When Director of Analytics and CRM Madelyn Mills joined Providence St. Joseph Health, the hospital group was transforming from a holding company into a unified enterprise. There was no central marketing function, and Mills helped build a consolidated technology and data stack for the network’s 50 hospitals, 800 clinics and about 100,000 employees.
“We had 100-plus websites with totally different content structures, totally different consumer experiences and, honestly, there was no way to roll up the data,” Mills says on the latest episode of AdExchanger Talks. “Every hospital had its own vendor managing their analytics and their marketing.”
The unification of all that data raised some interesting and often difficult questions about the future of marketing and patient care.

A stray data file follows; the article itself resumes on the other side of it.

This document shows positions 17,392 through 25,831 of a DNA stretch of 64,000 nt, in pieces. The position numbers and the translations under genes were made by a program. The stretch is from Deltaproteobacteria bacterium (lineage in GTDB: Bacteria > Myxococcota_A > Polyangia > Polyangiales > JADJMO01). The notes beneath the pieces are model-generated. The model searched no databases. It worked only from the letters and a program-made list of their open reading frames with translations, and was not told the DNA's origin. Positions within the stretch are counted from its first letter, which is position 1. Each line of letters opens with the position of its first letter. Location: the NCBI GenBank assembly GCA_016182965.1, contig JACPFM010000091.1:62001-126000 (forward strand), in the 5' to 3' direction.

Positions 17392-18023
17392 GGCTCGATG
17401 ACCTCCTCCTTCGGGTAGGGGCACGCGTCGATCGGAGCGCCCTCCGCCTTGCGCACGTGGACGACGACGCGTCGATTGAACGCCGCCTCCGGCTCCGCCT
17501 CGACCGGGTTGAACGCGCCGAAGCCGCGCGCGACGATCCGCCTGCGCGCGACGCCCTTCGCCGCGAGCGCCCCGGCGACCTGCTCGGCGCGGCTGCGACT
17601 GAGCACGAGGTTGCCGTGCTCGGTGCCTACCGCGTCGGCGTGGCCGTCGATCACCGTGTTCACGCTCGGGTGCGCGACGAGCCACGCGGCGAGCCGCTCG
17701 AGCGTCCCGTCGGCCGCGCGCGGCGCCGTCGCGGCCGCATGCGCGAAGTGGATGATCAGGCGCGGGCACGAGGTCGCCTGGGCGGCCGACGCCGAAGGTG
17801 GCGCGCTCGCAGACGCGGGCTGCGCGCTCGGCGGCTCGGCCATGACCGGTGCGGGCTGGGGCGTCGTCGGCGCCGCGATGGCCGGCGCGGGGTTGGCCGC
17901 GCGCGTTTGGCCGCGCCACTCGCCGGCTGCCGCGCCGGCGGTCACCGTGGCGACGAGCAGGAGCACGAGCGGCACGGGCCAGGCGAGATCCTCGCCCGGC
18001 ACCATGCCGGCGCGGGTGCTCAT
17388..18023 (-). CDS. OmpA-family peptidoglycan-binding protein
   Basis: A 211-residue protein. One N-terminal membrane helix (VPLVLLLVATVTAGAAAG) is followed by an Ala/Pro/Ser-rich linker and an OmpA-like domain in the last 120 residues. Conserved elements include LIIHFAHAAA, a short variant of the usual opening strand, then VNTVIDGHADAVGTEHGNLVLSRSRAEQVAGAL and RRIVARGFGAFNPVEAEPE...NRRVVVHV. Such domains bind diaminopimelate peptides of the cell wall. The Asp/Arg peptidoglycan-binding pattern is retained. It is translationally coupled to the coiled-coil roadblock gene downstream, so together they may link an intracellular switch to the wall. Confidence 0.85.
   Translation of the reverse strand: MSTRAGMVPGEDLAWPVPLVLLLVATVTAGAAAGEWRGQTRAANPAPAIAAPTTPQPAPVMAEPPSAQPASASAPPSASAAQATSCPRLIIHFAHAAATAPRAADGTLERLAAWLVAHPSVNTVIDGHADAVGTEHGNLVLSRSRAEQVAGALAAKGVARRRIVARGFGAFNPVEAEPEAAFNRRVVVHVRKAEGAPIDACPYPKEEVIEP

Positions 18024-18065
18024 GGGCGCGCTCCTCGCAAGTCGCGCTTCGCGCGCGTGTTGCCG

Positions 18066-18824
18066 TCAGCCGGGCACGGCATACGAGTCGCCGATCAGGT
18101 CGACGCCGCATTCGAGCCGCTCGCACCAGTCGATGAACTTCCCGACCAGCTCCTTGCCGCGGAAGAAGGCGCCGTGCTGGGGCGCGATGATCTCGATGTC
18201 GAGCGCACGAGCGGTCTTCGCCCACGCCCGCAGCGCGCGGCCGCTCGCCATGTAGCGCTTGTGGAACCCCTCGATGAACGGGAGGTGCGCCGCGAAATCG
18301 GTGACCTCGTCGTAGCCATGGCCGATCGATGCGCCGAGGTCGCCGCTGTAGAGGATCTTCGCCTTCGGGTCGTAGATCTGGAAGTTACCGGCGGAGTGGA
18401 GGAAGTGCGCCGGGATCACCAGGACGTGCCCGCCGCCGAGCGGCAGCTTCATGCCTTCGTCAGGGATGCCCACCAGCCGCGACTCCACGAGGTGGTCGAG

“On the marketing side of the business, we’re getting very early behavioral indicators about what our patients are experiencing. It allows for use cases around machine learning and propensity modeling,” Mills says. “When is it appropriate for a marketer to enable a clinician to intervene early if we think there’s a high likelihood that someone is on a particular disease path? There’s a blurred line in the future between what marketing is and using marketing channels to deliver clinical care.”
Mills acknowledges the risks associated with omnichannel marketing and personalization in the highly regulated health care sector.
“The one-to-one space is a bit tricky,” she says. “It requires us to have a close relationship with our security, legal and compliance teams. We have an ethical responsibility to use any and all channels that are in the patient’s interest to make sure that they’re receiving care.
“We need to be incentivizing you to stay engaged with us through content and the services that we offer, and it means that there has to be this ongoing relationship with you in any channel. And programmatic is part of that.”